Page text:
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Instructor Class Description

Time Schedule:

Kathleen D. Noble
BST 424
Bothell Campus

Consciousness and the Natural World

Analyzes increasingly complex models of consciousness in the natural world and evaluates their ethical implications. Aims to help understand the power of scientific paradigms and their influence on human understanding and of interaction with other species. Prerequisite: BST 322. Offered: Sp.

Class description

We face unprecedented challenges on our planet that require radically new ways of thinking about human interaction with the natural world. This course continues the conversation about consciousness begun in BST 221 and BST 322 with a focus on plant and animal communities. We explore new models of consciousness proposed by researchers in the fields of biology, ethnobotany, and integral psychology and their ethical implications. These models provide a platform from which students will examine their own beliefs about the depth, breadth, and possibilities of consciousness in the natural world.

Student learning goals

1. Consider emerging models of consciousness in the natural world and evaluate their ethical implications.

2. Understand the power of scientific paradigms and their influence on human interaction with other species.

3. Demonstrate the ability to distill, discuss, and evaluate the principal ideas presented in textual material

4.Demonstrate the ability to reflect on, write about, and discuss your own ideas and insights about these issues throughout the course.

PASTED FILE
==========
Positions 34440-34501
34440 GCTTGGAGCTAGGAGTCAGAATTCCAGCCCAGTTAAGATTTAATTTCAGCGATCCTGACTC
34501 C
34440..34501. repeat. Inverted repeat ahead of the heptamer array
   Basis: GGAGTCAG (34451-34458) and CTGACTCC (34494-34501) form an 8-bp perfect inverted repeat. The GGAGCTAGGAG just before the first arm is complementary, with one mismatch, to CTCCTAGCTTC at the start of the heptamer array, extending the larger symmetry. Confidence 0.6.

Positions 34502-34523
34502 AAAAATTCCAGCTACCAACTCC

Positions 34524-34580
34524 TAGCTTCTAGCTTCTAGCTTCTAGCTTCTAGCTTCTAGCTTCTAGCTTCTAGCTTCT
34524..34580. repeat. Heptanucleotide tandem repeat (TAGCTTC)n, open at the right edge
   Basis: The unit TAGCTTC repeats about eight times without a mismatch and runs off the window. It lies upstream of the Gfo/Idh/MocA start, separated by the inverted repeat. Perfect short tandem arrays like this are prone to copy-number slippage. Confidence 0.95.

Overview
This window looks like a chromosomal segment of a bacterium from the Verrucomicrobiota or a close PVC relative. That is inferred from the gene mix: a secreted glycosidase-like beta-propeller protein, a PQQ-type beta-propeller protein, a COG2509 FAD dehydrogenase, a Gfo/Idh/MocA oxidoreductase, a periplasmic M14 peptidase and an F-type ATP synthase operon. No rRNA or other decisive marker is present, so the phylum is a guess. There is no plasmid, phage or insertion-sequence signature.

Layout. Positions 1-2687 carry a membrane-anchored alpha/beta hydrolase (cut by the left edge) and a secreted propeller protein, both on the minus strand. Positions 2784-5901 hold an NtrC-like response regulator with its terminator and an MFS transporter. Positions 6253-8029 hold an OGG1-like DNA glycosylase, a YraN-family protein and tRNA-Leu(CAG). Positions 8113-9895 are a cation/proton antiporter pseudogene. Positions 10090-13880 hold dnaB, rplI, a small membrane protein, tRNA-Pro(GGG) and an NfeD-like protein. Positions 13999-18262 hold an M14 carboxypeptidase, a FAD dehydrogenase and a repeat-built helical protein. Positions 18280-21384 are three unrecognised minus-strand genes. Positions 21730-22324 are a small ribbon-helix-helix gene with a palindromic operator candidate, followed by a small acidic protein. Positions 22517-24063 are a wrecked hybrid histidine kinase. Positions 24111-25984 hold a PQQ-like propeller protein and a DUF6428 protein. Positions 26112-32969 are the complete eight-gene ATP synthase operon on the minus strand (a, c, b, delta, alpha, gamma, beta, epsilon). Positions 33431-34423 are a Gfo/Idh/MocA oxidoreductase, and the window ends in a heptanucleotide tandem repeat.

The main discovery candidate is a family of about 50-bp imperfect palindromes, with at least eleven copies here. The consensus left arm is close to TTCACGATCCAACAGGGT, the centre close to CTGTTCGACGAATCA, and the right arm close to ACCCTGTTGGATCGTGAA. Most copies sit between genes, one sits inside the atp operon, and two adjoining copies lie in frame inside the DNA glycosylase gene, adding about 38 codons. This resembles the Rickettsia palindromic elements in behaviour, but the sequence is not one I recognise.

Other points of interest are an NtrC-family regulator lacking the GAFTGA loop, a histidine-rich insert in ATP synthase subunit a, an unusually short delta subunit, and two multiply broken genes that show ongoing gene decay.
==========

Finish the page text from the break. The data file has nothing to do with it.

General method of instruction

Discussion, mini-lectures.

Recommended preparation

BST 321 and BST 322. Commitment to attending and participating in every class.

Class assignments and grading

1. Written outline and analysis of each reading (40%): Double-spaced, 12 point font. Hard copies only: 2 pages per set of readings. What are the authorís main points? Authorís So What? Your so what? Each synopsis is due at the beginning of the appropriate class and will form the basis of class discussion. Students must be present in class to submit and receive credit for each.

2. Final Reflection Essay (30%): 5 pages, double-spaced, 12 point font. This essay is your reflection on what you learned during the course. Your task is to think and write about the material we read or watched and discussed throughout the quarter. I want to know what you think about these ideas and issues and how you and your ideas have grown over the course of the course.

3. Presentation of final essays: (10%): Student will present and discuss their final essays during the last 2 days of class. 4. Participation (20%): Students will be evaluated by the professor during class discussion based on their level of participation, preparation to raise questions based on the readings, respect shown for other participants, and use of notes and texts to support their questions and discussion contributions. Students must be present in class to earn credit for participation.

Every written assignment will receive a variation of a Check. I will transform these to grades at the end of the course.

Check ++: You're a rock star and you taught me something. Thank you.

Check +: Excellent; no improvement needed; you could teach this session.

Check (+): Very good; you've almost reached the heights of excellence; just a little tweaking needed

Check: Acceptable, but with a little work this could be awesome

Check (-): Needs more work but you're on the right path Check -: Not failing because you tried but needs a lot more work. If you read my comments and take them seriously and/or if you talk with me you will improve immensely.

Check -- : You're not serious, are you?

The information above is intended to be helpful in choosing courses. Because the instructor may further develop his/her plans for this course, its characteristics are subject to change without notice. In most cases, the official course syllabus will be distributed on the first day of class.
Last Update by Kathleen D. Noble
Date: 02/25/2014